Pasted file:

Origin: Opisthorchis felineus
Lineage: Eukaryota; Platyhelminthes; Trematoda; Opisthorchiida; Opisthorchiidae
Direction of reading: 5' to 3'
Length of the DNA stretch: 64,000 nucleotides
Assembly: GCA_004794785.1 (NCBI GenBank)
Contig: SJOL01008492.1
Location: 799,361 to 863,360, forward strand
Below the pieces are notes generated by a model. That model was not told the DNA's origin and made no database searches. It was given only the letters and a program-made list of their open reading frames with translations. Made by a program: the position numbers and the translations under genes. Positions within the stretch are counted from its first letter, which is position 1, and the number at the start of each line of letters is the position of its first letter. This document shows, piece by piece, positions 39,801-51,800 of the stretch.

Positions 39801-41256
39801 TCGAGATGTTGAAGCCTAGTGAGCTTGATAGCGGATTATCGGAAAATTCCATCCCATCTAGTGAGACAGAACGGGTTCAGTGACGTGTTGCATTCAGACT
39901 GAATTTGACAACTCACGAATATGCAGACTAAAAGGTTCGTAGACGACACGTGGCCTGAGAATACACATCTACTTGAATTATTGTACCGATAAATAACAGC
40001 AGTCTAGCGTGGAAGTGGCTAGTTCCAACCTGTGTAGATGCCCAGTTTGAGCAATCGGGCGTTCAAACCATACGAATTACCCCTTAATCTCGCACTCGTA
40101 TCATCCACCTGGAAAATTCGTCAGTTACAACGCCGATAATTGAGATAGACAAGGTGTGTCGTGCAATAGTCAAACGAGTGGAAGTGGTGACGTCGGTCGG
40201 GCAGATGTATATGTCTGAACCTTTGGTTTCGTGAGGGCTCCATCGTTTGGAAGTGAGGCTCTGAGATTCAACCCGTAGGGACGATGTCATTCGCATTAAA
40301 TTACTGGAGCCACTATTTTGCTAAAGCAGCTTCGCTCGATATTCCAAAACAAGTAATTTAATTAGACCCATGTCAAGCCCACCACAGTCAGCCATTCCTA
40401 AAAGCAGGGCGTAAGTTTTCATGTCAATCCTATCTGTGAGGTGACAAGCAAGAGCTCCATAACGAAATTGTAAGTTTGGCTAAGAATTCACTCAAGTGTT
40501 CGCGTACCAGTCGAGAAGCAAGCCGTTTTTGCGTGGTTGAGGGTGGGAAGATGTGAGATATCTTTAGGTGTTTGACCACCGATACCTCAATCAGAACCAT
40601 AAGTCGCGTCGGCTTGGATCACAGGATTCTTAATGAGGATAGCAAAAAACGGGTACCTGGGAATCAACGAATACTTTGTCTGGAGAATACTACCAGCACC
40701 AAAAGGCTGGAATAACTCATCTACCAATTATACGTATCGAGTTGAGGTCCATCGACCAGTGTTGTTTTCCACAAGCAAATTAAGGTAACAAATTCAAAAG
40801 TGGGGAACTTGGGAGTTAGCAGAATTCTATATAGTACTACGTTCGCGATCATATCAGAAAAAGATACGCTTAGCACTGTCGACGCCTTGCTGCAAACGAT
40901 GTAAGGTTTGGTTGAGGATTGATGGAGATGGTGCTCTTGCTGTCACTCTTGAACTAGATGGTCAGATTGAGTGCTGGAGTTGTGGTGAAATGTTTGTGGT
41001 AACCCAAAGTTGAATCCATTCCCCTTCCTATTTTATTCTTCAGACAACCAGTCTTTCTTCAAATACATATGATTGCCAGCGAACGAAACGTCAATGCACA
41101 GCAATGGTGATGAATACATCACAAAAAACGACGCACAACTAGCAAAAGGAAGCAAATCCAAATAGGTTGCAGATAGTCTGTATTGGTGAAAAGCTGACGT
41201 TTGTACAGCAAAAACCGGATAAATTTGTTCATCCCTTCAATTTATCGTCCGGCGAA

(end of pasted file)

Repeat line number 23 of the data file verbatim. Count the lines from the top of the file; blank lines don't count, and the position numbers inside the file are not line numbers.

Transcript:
41101 GCAATGGTGATGAATACATCACAAAAAACGACGCACAACTAGCAAAAGGAAGCAAATCCAAATAGGTTGCAGATAGTCTGTATTGGTGAAAAGCTGACGT